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Protecting the Rights of the IP


It’s a triumph for Norman King and his people, as the young man becomes the first Aeta to graduate from the University of the Philippines.



In a country with over 105 million Filipinos, a small band of indigenous peoples (IPs) resides in the mountainous regions of Luzon. They are the Aetas, one of the IPs of the Philippines, now resettled in Pampanga and Tarlac after the devastating 1991 Mt. Pinatubo eruption. Traditionally a hunting and gathering people, the Aetas and their culture are changing. Influences from the lowlands have crept in,
along with reforms for education and struggles for ancestral domain. And Norman King, a true katutubo, is serving as the bridge, helping his people maneuver through modern society and educating the lowlanders and outsiders on the true struggles of the IPs.

Norman King graduated from the Angeles City National Trade School in 2004. Almost a decade later, he was able to enroll at the University of the Philippines in Manila (UP-Manila). This was due to the intervention of Cynthia Neri Zayas, PhD, who approached his father, Aeta rights activist Roman King, offering any form of assistance. Roman replied: “If you really want to help me, help my son
get the education he deserves.”

Norman was a freshman at the age of 23. Perhaps because of his previous work experience, he had no trouble adapting to student life at the University of the Philippines-Manila. He didn’t feel any discrimination as everyone appreciated his presence and treated him normally. He recalls, “Among
the students, I was just this black guy standing in the class, physically and identity-wise, like one of the natives.” He had no problems financially, as his funds came from the university stipend, the Diwang Magdalo Foundation, and his father also sent him an allowance. Sometimes, he’d visit the Office of
Student Affairs to hang out and eat with the other students and faculty. They treated him like family, and he admits, they became like his family, too.

Norman only wanted to finish college to have that competitive edge when seeking employment. He had no particular university or course in mind, and credits it to divine intervention that he got into UP-Manila. “That’s already a privilege for me. So I wasn’t going to be picky on what course they’d put me in. As long as I got in, I’m good,” he shares.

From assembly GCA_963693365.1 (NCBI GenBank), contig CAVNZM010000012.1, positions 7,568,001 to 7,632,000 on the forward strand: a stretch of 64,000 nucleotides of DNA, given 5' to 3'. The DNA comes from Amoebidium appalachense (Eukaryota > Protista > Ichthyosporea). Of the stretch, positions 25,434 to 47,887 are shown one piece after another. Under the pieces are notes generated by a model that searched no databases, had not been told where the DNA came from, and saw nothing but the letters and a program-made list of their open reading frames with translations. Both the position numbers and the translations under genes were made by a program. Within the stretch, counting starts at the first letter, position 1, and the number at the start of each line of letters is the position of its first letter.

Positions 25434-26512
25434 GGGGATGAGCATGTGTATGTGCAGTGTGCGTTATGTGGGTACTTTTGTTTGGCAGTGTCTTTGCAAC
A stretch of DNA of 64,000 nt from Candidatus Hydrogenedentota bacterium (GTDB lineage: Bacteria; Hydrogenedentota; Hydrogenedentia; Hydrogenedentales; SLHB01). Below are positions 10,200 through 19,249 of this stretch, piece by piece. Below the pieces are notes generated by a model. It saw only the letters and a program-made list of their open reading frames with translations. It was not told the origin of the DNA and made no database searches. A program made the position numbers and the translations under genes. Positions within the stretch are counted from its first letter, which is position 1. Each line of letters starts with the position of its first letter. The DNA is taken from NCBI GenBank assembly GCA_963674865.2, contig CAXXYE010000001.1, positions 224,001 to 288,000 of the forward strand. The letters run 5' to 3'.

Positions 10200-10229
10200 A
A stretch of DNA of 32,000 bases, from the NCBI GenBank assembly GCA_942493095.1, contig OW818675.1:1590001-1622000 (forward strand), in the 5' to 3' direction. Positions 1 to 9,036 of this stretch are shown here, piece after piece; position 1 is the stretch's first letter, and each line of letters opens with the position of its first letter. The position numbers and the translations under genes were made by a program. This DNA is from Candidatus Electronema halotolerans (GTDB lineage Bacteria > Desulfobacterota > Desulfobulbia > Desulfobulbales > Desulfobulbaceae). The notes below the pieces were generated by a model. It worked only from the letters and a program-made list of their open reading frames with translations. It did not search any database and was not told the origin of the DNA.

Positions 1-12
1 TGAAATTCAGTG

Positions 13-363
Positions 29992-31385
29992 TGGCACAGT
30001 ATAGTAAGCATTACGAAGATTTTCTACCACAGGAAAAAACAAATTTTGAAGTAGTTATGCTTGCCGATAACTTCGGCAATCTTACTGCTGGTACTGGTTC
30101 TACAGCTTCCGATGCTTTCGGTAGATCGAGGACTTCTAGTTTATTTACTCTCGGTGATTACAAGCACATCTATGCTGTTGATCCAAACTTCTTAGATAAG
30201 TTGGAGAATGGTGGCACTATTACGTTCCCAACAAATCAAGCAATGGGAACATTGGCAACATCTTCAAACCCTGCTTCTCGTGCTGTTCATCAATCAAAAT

Norman aims to use his multidisciplinary course—which covers Sociology, Anthropology, and Psychology—to help his community by writing a book about their culture. The Aeta culture is handed down orally and nothing is written. This becomes troublesome when businessmen arrive, demanding land titles. Despite the land being part of their ancestral domain, the Aetas face difficulties when they neither have proof nor written records of ownership. Norman also explains: “When a person would like to understand our culture, they don’t have anything to read or refer to. If ever there’s anything written, it’s actually by scholars or westerners. But is it written from the perspective of the Aeta community or a biased perspective of the writer? I see my course as an answer to that question.” Norman wants
to bring the Aeta psyche to light by codifying the culture and laws of his own community.

Most Aeta communities have a traditional value system that prioritizes their ancestral domain, but there are those with diverging value systems.
Norman coins the term “loose” communities to refer to Aetas who do not value their land unlike other
tight-knit Aeta communities within Porac and Tarlac. These so-called loose communities have lost their ancestral domain, because they’ve already sold their rights to lowland people.
Under the law, the transfer of property rights should only be between or among members of the same indigenous cultural communities (ICCs) or IPs. Thus, Norman’s father, as leader of Porac Aeta Ancestral Domain Federation Incorporated, buys the land of loose communities instead of the ICC selling to non-Aetas. Their purpose is to secure the land for the future of the younger generation. Norman explains, “As
an heir to the mountains we own, I won’t use all of those resources. My only purpose is to protect it so that no outsiders can get in.” Despite having a noble intention of protecting the rights of other Aeta communities, the Kings have been accused of land-grabbing instead. Norman says this is because
the lowlanders don’t understand. In the lowlands, sale of land to a person results in sole ownership of that person. With the Aetas, however, the property becomes communal and shared by all in the community.
With the passing of Republic Act (R.A.) No. 8371 or the Indigenous Peoples’ Rights Act, the right of the IPs to their ancestral domain is recognized. Yet some politicians have their own personal agenda profiting from ecotourism sites on Aeta land. They will hinder any claim for a certificate or title the Aetas enforce. Norman says it has been 10 years since they sought a communal title. He reveals, “Until you claim it, the government won’t do anything. They know we’re not like other Aetas. We know the value of our land, and the politicians know, once we get it back, they’ll never own it again.”

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